Filmmaker Guillermo del Toro became the first director to openly speak out about the Academy’s decision to make changes to the live Oscar ceremony on March 27.
Del Toro, who was awarded the Filmmaking Achievement Award at the Hollywood Critics Association Awards on Monday, delivered a speech in front of an audience including Denis Villeneuve, Lin-Manuel Miranda, Jon M. Chu and Sian Heder. During his remarks, he recognized the collaborative efforts of filmmaking, saying, “We do them together and people make them with us. They risk everything and make the day a miracle.”
Del Toro then called out the Academy and their decision to pre-tape several artisans awards and edit them into the live broadcast. The awards for documentary short, film editing, makeup and hairstyling, original score, production design, animated short, live action short and sound will be handed out at 4 p.m., before the ceremony. Del Toro commented on the”If any year was the year to think about it, this is not the year not to hear their names live at the Oscars. This is the year to sing and do it live.”
Speaking to the pandemic, Del Toro said more than anything, as storytelling animals, “We need shelter, food, medicine and stories.” He added, “2021 was a fucking great year for movies.”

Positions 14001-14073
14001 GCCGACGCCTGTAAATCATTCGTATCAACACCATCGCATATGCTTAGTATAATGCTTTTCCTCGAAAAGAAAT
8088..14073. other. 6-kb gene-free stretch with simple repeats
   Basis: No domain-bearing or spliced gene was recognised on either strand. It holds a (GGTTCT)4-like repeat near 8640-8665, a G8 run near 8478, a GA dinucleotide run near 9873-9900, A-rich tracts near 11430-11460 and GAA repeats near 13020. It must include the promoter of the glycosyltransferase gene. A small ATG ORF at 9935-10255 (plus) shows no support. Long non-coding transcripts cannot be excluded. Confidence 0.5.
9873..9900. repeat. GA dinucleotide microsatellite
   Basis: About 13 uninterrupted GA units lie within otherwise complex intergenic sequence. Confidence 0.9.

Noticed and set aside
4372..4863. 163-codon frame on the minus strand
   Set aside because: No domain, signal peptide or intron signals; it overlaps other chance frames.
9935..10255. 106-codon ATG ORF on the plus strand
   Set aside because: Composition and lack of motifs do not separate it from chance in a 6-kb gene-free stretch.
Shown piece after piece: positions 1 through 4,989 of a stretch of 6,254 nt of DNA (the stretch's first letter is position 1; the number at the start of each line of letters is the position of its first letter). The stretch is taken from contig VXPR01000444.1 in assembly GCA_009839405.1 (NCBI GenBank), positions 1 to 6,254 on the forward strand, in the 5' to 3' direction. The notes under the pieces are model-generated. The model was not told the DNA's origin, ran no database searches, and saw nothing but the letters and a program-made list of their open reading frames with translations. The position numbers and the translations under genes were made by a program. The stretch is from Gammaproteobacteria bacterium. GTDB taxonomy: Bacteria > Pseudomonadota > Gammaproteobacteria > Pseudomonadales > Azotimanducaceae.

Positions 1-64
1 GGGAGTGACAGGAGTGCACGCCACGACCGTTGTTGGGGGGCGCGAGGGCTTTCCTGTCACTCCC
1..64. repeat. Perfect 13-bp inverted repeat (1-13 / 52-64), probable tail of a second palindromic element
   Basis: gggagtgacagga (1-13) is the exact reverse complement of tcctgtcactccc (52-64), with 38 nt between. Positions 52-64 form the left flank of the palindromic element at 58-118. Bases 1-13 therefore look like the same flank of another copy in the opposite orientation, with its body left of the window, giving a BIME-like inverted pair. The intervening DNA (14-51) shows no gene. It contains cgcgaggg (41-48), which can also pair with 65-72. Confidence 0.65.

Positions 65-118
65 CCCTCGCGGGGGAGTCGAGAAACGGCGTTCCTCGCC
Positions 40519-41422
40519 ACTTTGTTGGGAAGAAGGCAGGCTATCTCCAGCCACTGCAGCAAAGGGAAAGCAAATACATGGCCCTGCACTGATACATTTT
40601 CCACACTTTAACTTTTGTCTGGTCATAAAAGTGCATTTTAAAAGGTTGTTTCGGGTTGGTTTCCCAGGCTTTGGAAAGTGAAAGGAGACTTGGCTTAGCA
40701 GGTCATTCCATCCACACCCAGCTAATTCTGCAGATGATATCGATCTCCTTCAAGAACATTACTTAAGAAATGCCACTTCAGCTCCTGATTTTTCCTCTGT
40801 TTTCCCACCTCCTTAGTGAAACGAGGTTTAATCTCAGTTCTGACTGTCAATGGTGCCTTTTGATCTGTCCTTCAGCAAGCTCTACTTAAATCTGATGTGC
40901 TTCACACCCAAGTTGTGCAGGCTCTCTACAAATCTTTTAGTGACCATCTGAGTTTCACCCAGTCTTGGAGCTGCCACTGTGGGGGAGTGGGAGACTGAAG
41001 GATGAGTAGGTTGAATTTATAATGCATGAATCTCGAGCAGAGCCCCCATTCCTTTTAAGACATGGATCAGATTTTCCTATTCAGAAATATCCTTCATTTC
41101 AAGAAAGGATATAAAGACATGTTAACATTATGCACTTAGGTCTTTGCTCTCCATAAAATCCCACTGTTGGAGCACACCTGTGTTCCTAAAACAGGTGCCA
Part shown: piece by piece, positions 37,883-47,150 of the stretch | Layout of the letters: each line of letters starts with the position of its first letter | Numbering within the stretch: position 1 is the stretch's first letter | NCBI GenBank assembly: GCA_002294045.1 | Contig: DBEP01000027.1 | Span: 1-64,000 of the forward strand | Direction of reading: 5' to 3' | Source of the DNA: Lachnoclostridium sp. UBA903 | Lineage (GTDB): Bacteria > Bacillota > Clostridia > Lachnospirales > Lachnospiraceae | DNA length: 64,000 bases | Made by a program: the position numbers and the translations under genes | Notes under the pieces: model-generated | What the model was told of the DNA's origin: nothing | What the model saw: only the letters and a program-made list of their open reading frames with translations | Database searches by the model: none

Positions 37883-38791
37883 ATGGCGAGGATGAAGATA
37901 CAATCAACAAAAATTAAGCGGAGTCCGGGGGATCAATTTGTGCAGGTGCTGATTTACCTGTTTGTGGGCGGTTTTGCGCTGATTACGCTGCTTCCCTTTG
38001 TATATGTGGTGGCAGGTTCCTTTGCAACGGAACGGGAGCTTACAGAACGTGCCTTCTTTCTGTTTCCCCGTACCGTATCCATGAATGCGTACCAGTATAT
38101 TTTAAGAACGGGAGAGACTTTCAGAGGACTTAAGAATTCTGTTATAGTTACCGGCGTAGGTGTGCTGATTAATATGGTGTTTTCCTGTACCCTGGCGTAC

Del Toro’s “Nightmare Alley” is up for four Academy Awards, including best picture, cinematography, costume design and production design.
He is not the only one to decry the decision. In a statement, the American Cinema Editors said, “We are deeply disappointed by the Academy’s decision to alter the way certain categories, including film editing, will be presented in the Oscars telecast.”
The statement continues, “It sends a message that some creative disciplines are more vital than others. Nothing could be further from the truth, and all who make movies know this. As a group of artists wholly dedicated to advancing the art and prestige of film editing, we passionately believe that editing — and all other creative disciplines that are part of the collaborative art of filmmaking — should be treated equally. Our contributions to that collaboration may sometimes appear invisible, but they are undeniable. We hope that film editors and other artists affected by this change will be honored and celebrated with the passion, dignity and inclusion they deserve.”
The Set Decorators of America also condemned the decision, saying, “We are all diminished by this action.”
Watch del Toro’s full speech below: